Each costume and image was thoroughly researched. We read biographies, watched documentaries, wrote to people online who knew the artists. We created scrapbooks and montages to work out how each costume and image would look.
We sketch each costume out first and have a clear vision of how each will look.
We then search for vintage/recycled and one of a kind fabrics and materials to create the design.
We create patterns and mini versions of each look before going into production.
It is then a matter of trial and error in the creation of costumes that don't rely on traditional patterns.
The costumes had to be wearable and surreal at the same time. and had to fit into a clear design ethos that was celebrating the extreme queer and defiant voices we were emulating.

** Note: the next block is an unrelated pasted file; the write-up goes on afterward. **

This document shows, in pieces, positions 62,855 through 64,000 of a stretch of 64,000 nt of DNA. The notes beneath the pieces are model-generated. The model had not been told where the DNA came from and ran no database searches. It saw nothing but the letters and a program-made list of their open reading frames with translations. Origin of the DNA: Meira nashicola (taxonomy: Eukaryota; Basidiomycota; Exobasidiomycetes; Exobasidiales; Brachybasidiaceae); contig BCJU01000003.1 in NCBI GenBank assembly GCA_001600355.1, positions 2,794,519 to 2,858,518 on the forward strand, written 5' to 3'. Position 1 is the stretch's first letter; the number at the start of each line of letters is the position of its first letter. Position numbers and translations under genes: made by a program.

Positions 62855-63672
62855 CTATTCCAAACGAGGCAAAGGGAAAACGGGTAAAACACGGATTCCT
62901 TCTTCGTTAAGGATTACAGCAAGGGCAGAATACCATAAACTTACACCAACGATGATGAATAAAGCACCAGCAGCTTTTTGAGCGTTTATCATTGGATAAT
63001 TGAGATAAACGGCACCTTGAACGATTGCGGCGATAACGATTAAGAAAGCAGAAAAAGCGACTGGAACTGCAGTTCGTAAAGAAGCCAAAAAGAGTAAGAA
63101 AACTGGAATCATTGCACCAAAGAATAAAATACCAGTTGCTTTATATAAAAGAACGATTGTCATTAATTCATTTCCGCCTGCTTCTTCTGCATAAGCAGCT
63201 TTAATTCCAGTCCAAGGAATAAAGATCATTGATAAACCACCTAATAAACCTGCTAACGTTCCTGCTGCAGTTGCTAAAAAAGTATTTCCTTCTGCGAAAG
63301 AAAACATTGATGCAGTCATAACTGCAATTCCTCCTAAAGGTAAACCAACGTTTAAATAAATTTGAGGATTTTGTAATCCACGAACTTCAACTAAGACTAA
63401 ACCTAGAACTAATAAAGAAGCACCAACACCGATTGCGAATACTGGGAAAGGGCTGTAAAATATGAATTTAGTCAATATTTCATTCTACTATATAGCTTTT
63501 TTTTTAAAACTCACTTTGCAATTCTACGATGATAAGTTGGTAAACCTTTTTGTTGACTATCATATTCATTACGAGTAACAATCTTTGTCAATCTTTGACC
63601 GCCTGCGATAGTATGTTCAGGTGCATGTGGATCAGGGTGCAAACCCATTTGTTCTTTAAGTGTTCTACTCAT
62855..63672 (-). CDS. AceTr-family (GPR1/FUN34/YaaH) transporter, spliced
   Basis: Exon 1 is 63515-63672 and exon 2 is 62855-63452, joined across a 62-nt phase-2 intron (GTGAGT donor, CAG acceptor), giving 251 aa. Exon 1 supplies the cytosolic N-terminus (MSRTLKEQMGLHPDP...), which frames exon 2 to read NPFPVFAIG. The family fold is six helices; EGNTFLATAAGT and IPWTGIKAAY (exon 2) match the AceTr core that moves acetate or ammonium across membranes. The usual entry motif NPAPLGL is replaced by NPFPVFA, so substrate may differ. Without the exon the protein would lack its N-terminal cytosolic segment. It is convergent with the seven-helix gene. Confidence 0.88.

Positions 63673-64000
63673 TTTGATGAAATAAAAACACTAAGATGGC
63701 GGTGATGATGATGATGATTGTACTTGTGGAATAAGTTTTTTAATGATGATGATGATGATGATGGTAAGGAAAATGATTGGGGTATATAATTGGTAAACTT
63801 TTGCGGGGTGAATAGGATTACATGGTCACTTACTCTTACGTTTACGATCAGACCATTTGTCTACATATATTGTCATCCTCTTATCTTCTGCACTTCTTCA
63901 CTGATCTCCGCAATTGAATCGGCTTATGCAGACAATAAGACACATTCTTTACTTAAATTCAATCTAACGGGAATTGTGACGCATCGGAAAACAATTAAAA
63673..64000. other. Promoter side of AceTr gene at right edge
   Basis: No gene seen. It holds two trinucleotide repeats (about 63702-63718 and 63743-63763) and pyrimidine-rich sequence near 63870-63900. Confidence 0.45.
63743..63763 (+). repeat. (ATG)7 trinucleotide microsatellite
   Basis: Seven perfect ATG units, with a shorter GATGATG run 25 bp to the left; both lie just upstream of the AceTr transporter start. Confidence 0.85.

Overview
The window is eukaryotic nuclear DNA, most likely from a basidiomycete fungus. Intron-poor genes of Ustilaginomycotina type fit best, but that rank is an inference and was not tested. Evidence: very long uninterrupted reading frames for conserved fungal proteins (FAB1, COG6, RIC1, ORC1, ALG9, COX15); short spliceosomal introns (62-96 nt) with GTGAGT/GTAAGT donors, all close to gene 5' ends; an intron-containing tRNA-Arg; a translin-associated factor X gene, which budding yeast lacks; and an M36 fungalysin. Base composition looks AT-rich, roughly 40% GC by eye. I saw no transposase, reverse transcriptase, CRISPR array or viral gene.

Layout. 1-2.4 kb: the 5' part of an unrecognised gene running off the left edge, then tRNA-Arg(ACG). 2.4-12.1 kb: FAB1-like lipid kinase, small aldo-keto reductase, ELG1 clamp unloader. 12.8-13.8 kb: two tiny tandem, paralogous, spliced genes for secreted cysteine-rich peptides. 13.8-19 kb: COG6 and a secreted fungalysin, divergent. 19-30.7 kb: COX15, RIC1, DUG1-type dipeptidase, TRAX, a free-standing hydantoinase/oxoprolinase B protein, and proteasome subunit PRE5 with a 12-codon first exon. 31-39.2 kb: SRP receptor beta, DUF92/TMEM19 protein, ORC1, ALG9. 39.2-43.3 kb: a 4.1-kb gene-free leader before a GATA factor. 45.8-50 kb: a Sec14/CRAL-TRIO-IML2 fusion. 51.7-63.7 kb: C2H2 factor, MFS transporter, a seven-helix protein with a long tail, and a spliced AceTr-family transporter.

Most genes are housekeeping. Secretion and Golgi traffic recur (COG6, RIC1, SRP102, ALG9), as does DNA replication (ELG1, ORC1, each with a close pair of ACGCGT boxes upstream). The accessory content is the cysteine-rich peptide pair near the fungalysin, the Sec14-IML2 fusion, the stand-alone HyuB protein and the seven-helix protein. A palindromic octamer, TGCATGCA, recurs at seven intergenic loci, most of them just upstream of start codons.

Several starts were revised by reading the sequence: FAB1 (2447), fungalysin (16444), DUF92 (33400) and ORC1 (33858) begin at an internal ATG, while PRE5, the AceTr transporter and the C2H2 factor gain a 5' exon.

We had also to consider our makeup design to compliment and contrast the costume design.
The final images were going to be very large so we knew every detail had to be perfect, there was no room for unfinished elements. We also have to perform in these costumes so we had to consider movement, vision and breathability. Which is a challenge with some of the more sculptural elements.
We also photograph our work by ourselves and so we need to be able to run back and forth and check the images have be captured correctly so we have to be able to get in and out of the costumes easily and be able to operate technology.
We met all the challenges working together closely and ensuring we honoured these artists in the most glorious and heartfelt fashion possible.